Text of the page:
Tourism: Storm-Hit Dorset Gets Easter Boost
Early indications suggest the storm battered south-west coast has enjoyed a much-needed boost in tourism over the Easter weekend.
The area was hard hit in the worst winter on record and business owners reported that in places trade was down by as much as a third.
But good weather in this holiday period has brought the tourists back in great numbers and, once the figures are in, tourism bosses hope they will show the region is back on track.
In Lyme Regis, bed and breakfast accommodation and most of the local hotels were full and the beaches busy.
David Tucker, who runs the Lyme Regis Museum, said footfall was clearly down in the early part of the year but he expected the area to recover quickly.
"The images of Lyme Regis and elsewhere being battered and damaged by the storms are bound to have a lasting effect on people," he said.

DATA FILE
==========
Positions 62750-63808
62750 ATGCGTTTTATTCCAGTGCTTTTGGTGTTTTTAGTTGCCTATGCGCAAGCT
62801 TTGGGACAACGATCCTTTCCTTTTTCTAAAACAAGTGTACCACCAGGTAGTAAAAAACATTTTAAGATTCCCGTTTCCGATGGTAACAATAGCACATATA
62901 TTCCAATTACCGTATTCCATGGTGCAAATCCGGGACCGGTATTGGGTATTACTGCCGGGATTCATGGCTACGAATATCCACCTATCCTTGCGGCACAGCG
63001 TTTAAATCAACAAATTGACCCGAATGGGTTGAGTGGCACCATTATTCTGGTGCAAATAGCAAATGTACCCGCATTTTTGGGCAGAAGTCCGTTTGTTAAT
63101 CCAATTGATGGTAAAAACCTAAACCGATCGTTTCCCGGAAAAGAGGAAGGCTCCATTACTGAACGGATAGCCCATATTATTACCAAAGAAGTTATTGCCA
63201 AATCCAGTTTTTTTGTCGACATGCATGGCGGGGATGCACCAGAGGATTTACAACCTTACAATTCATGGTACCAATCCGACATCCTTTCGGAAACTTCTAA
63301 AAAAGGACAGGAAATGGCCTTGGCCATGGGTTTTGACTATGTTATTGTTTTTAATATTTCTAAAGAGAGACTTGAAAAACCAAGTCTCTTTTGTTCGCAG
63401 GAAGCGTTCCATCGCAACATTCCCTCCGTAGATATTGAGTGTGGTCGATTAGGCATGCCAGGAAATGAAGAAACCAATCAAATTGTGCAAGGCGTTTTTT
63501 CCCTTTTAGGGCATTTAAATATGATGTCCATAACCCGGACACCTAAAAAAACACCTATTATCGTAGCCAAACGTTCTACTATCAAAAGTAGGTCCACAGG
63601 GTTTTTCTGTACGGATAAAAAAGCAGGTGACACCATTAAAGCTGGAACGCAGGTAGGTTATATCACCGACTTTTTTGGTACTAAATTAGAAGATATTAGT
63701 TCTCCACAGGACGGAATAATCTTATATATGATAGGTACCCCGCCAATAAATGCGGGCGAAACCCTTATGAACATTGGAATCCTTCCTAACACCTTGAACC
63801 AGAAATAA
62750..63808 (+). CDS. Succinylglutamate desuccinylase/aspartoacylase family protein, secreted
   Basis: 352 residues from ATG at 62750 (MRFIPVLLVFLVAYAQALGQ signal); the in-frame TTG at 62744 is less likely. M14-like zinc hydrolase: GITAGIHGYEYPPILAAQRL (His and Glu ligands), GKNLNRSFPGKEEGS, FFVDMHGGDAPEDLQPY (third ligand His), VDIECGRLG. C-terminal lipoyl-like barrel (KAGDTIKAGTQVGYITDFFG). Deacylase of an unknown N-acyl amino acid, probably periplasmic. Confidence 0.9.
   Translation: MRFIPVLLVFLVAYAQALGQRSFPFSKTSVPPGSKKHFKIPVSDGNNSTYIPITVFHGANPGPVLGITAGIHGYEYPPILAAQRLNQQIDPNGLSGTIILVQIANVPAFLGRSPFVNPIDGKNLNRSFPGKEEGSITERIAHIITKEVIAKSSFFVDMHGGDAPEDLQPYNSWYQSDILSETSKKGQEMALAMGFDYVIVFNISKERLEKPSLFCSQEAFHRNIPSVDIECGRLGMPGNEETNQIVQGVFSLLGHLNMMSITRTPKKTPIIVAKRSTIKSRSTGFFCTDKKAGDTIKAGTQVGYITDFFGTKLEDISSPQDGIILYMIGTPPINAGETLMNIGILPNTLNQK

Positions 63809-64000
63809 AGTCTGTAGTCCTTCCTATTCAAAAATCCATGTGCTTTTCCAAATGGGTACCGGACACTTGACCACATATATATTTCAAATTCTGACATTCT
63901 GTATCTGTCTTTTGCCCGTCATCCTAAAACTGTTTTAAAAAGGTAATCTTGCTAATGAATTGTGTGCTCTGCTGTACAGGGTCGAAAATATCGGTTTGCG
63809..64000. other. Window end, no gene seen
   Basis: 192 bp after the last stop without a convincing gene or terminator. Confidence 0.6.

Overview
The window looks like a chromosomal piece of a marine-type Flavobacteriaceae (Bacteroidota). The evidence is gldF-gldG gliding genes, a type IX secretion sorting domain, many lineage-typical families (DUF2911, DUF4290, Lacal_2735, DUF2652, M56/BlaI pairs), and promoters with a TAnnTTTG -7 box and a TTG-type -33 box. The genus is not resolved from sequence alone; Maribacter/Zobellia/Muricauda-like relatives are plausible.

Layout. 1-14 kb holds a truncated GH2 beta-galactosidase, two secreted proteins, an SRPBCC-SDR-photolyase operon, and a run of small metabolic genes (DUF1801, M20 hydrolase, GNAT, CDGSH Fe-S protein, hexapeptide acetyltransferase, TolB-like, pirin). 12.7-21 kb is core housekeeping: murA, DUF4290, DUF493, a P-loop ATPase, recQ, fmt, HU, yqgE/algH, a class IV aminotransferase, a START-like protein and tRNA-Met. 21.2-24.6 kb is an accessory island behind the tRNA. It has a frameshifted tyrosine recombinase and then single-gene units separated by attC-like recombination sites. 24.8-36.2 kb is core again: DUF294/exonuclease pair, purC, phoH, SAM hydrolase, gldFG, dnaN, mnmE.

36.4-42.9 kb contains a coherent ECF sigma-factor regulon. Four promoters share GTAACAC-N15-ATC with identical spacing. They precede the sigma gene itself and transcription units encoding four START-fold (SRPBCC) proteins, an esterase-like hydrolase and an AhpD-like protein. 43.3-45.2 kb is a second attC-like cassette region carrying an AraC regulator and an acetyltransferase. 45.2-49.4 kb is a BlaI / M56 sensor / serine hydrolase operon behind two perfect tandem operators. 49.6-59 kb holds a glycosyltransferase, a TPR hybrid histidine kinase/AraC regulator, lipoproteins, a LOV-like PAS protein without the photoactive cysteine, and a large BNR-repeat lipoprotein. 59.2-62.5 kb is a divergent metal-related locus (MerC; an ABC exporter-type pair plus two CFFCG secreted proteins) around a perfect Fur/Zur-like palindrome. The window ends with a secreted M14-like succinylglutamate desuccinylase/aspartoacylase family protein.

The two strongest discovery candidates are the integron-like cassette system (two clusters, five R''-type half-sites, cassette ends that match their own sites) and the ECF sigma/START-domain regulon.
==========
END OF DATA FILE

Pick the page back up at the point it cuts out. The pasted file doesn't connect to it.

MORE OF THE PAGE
"All we can say is that everything is back to normal and this is a beautiful place to come and visit."
Mark Callaghan, who owns The Terrace cafe and shop in Lyme Regis, said: "We are economy-driven as well as weather-driven here and we are constantly at the mercy of both.
"People who a couple of months ago may have tried and failed to get here because of the weather are certainly coming back. It might be a gradual process.
"We have had to expand our online business so we can keep going forward."
The Environment Agency announced today that it has repaired 350 flood defences, including the sea defences at Weymouth and the dune system on the Lincolnshire coast.
The Government says the Environment Agency has been provided with an extra £270m to maintain the defences.